A secret basement room, a solid titanium door, an intricate locking mechanism never meant to be unlocked… An innocent, emotionally wounded wife, her husband in sexual deceit with her sister, an honest, helpful locksmith, an old couple greedy for immortality, an evil entity trapped behind the door…
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I knew this was a no-budget independent movie before viewing and, with this in mind, the opening is promising, but it quickly devolves from there due to a lousy script, bad acting, bad flow (in certain sequences) and effects that are anything but special. It's more like a student movie than a legitimate independent film and, overall, is bottom-of-the-barrel filmmaking.
That said, there are quite a few things I appreciate. For one, I enjoy seeing the work of amateur filmmakers and I think the director has what it takes but, in this case, he needed to hire a real writer, better actors and an FX technician, not to mention cut out filler material that pads the runtime. I also enjoyed the Youngstown, Ohio, area locations of which the director doesn't really take advantage. As it's filmed, it could've been shot in any big town in the Northern USA or Canada.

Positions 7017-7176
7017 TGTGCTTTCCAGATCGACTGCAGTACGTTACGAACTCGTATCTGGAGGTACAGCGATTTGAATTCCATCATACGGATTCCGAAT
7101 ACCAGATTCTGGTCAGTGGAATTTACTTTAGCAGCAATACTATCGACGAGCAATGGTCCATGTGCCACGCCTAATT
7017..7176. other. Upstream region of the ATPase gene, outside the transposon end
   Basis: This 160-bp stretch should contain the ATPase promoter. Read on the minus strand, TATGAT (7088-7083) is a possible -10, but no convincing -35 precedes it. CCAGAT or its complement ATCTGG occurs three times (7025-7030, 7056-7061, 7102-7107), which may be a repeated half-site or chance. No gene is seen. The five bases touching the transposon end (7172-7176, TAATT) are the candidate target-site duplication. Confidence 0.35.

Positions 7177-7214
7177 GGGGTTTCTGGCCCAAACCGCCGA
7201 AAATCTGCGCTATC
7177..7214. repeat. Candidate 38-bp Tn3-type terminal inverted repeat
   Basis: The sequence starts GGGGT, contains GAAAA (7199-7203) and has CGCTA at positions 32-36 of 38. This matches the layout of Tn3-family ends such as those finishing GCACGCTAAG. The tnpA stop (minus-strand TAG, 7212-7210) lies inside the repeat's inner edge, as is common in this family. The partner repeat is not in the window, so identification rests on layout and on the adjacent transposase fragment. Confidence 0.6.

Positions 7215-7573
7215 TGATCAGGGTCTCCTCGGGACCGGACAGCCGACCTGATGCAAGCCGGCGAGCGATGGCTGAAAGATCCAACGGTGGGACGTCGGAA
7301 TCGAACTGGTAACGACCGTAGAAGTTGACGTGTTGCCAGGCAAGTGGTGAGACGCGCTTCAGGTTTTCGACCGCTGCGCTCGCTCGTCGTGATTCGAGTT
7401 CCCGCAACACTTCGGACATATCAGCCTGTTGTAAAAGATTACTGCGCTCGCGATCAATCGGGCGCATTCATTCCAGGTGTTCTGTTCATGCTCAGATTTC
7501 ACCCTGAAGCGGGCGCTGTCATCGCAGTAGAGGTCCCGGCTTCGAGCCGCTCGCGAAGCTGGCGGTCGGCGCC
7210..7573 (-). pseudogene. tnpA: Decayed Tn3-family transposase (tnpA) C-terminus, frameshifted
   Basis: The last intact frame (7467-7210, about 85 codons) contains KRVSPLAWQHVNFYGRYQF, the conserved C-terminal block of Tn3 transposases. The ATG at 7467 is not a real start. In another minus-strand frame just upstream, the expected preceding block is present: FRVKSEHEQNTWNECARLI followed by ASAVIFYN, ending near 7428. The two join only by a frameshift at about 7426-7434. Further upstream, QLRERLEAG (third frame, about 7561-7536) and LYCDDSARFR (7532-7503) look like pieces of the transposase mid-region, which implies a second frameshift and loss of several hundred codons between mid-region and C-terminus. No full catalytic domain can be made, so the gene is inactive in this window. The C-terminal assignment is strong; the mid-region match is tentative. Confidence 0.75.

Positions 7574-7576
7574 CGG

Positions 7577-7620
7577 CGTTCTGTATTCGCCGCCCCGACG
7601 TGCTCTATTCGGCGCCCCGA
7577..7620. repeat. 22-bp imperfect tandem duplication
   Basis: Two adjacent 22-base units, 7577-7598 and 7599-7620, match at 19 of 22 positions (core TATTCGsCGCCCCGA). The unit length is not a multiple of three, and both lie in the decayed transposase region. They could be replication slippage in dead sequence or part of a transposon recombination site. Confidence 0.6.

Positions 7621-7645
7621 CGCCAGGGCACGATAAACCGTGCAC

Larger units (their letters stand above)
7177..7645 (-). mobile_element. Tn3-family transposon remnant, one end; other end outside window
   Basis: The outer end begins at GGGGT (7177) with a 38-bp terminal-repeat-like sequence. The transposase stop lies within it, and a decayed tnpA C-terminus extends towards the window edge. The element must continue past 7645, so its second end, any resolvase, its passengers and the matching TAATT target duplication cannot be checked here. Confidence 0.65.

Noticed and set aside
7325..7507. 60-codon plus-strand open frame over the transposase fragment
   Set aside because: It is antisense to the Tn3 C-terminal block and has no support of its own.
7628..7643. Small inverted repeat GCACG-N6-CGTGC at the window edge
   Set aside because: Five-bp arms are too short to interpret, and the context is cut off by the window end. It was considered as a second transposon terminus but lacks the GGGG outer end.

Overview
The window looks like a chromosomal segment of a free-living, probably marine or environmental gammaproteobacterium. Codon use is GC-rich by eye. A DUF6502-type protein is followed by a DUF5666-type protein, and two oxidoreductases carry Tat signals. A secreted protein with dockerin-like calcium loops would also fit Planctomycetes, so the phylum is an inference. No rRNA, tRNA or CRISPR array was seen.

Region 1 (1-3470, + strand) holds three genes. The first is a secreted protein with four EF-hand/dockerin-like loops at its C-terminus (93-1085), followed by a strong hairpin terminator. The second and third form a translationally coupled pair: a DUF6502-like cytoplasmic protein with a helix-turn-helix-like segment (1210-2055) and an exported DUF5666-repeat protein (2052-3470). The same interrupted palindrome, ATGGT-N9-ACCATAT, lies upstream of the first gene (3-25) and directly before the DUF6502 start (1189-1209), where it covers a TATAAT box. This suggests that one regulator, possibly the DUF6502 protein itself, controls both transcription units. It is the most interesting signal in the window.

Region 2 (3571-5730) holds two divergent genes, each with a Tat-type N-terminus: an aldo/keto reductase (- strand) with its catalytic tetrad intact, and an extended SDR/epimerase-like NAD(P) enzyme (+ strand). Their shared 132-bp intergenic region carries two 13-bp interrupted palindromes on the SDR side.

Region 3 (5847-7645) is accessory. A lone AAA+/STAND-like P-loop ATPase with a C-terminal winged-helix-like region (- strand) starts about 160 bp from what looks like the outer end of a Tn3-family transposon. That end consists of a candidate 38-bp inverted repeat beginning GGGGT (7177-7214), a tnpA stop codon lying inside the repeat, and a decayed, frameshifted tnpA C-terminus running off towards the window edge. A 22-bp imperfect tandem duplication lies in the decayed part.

A couple of the actors are actually decent despite the lousy script, particularly the main protagonist, Christine played by the distinctive Ashley Gallo, and, less so, the guy who plays Luke the locksmith. Ashley could go on to better things if she plays her cards right.
The movie runs 89 Minutes.
The basic storyline is that a ghost hunter imprisoned a centuries-old vampire in a basement vault in sleepy-town Ohio. When two Satan-worshippers in search of immortality release the "Master," bloodshed and carnage follow. It's not a terrible premise, though a little hard to buy. But what really kills the film is that the story just isn't well-realized in the script. The characters are flat, and their motives are hard to swallow because there isn't enough setup to make them believable or to make us care about them. The acting isn't great, but I've seen these actors in other Schotten films and they've done much better, so I really think the blame has to be placed on the script.
Check out one of Schotten's other films and give this one a pass.